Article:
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Signs for girls: biomarkers of common exposures.

Urinary biomarkers are useful measures of environmental agents in the body. However, little is known about levels of such biomarkers in children and how they may vary by race, age, body mass index, and sex. A three-city pilot study reported this month used urinary biomarkers to better characterize a number of exposures in young girls [EHP 115:116-121; Wolff et al.]. The discovery of detectable urine levels of a range of hormonally active substances in the children may shed light on how various biomarkers relate to pubertal development.

The study authors measured parent compounds and metabolites of phytoestrogens, phthalates, and phenols in the urine of girls aged 6 to 9. They tested for 25 biomarkers from 22 agents including triclosan (an antimicrobial agent found in many household products), enterolactone (a micronutrient from seeds and grains), and monoethyl phthalate (a metabolite of phthalates used in shampoos, soaps, and cosmetics). The chemical classes studied were chosen because of their suspected hormonal activity and because they have been widely detected in the general population.

The 90 girls in the pilot study were recruited in New York, Cincinnati, and San Francisco, and included members of four racial/ethnic groups. The pilot study sampled a relatively small population to determine whether urinary biomarkers of the chemicals of concern would be detectable and variable enough for meaningful comparisons of their concentrations in relation to outcomes of female growth and development.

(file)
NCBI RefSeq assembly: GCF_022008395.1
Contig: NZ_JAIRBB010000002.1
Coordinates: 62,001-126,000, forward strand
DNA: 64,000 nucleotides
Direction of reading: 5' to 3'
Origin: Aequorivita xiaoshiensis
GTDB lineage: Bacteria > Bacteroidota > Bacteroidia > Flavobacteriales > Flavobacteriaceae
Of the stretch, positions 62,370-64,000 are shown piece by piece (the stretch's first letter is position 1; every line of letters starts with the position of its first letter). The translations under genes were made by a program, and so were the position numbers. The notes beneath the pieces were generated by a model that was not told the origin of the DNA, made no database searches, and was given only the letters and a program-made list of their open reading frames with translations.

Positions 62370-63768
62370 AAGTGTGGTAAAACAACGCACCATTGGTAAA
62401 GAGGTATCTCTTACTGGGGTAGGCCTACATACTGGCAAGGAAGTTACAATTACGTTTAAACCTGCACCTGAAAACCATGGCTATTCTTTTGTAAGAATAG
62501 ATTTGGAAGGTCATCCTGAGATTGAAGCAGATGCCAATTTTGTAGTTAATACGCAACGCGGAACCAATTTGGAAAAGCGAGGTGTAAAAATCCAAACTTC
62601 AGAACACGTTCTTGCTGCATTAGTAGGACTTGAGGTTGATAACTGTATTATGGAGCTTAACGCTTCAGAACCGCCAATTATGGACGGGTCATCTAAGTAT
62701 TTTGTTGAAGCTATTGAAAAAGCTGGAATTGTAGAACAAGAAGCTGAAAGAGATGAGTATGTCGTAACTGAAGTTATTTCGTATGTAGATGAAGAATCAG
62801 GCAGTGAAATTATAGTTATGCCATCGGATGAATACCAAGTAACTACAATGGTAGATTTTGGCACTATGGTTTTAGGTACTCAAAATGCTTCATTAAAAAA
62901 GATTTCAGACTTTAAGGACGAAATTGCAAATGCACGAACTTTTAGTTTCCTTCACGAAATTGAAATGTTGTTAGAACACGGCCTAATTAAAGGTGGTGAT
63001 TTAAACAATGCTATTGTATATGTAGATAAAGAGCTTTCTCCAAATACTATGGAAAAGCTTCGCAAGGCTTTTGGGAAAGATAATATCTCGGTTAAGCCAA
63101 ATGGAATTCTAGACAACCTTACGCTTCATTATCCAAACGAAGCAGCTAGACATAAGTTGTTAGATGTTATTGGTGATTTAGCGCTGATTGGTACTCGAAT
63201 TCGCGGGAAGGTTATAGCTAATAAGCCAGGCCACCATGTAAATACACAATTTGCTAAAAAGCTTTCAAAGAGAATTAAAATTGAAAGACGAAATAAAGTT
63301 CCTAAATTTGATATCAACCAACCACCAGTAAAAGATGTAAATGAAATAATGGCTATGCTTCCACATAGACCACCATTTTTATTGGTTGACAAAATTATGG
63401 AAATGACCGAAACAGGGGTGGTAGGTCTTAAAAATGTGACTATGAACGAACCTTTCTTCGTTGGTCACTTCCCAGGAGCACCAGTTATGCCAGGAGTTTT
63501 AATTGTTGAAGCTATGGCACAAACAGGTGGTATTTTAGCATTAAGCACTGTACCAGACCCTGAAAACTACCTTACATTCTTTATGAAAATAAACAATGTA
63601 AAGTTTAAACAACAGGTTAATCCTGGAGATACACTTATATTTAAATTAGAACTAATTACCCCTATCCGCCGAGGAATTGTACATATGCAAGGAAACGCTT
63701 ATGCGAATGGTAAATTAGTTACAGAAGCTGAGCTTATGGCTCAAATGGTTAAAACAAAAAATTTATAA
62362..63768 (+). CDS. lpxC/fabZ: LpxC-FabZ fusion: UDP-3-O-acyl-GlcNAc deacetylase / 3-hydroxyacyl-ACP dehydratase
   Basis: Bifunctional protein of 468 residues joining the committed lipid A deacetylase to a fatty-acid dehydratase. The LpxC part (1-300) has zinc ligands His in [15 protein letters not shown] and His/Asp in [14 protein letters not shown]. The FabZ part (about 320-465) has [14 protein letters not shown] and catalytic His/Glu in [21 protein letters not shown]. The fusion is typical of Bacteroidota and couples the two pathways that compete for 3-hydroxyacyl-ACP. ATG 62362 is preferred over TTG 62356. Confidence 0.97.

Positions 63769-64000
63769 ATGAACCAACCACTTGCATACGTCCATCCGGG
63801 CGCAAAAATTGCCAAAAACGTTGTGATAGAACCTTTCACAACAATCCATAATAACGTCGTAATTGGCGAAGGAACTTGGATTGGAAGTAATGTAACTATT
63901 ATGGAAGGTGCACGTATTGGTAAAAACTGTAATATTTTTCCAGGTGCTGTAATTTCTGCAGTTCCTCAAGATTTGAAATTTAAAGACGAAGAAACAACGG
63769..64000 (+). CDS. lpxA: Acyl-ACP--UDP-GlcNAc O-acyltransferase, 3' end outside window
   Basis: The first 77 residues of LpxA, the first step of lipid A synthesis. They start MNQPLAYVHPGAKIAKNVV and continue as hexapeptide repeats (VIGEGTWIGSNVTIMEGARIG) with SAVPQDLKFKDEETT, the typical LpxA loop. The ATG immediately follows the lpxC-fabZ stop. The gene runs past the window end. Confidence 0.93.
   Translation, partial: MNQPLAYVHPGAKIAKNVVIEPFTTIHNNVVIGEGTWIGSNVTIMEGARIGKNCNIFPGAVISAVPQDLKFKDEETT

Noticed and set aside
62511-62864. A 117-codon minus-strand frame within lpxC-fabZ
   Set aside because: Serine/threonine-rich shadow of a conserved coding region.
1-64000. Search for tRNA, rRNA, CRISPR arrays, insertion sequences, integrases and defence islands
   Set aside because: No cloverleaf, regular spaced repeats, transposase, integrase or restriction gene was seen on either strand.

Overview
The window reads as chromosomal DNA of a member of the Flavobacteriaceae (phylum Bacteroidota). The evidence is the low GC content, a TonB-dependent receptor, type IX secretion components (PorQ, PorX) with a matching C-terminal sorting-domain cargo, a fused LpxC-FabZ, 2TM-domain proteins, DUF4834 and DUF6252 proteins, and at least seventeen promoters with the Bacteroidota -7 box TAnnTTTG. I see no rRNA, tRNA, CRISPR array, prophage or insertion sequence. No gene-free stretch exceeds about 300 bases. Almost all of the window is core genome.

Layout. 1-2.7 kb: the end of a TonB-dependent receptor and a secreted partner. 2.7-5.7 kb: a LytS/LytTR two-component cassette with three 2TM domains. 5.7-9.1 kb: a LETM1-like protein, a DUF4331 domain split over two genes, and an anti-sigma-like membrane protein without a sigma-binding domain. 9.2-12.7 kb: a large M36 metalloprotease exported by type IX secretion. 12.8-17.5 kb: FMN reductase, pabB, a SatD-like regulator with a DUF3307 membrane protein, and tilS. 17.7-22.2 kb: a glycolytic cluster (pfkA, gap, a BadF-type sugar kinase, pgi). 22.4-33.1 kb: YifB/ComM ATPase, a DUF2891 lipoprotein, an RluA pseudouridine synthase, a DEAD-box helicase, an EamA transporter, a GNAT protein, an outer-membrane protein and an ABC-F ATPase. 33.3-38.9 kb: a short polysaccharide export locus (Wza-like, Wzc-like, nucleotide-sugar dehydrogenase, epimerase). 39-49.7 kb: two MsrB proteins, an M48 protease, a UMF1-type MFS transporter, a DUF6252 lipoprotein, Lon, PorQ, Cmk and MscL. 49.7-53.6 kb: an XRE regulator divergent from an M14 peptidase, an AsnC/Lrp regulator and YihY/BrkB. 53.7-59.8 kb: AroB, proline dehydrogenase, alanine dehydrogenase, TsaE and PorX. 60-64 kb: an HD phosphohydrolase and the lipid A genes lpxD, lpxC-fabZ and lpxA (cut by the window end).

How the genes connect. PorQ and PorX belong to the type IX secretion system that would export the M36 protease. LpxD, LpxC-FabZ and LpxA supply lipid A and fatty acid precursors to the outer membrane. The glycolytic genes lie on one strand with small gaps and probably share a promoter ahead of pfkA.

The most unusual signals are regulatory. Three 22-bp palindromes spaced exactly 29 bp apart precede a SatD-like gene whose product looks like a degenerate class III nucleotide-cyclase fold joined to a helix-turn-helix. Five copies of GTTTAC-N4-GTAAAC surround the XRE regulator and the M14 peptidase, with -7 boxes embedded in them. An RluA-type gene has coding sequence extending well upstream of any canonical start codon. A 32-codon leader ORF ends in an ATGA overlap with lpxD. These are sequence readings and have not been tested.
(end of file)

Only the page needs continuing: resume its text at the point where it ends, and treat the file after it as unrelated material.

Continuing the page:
Most of the markers analyzed were found in more than 94% of the participants. Nine of them--including metabolites of isoflavones found in foods containing soy and of di(2-ethylhexyl) phthalate, a softening agent used in plastics--were found in all of the girls.

The team established that urinary metabolites of phenols, phthalates, and phytoestrogens in children are detectable and variable enough to make meaningful comparisons. And though the number of subjects was small, preliminary results point to variations in concentrations of some metabolites between girls of different races, as well as variation according to body mass index, and seasonal variation during the year-all factors that will be useful in dissecting the roles of the studied chemical classes in breast cancer and other diseases.
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Title Annotation:Science Selections
Author:McGovern, Victoria
Publication:Environmental Health Perspectives
Date:Jan 1, 2007
Previous Article:Ahead by a hair: preterm delivery and maternal mercury intake.
Next Article:Recipient of the 2006 Karen Wetterhahn Memorial Award.

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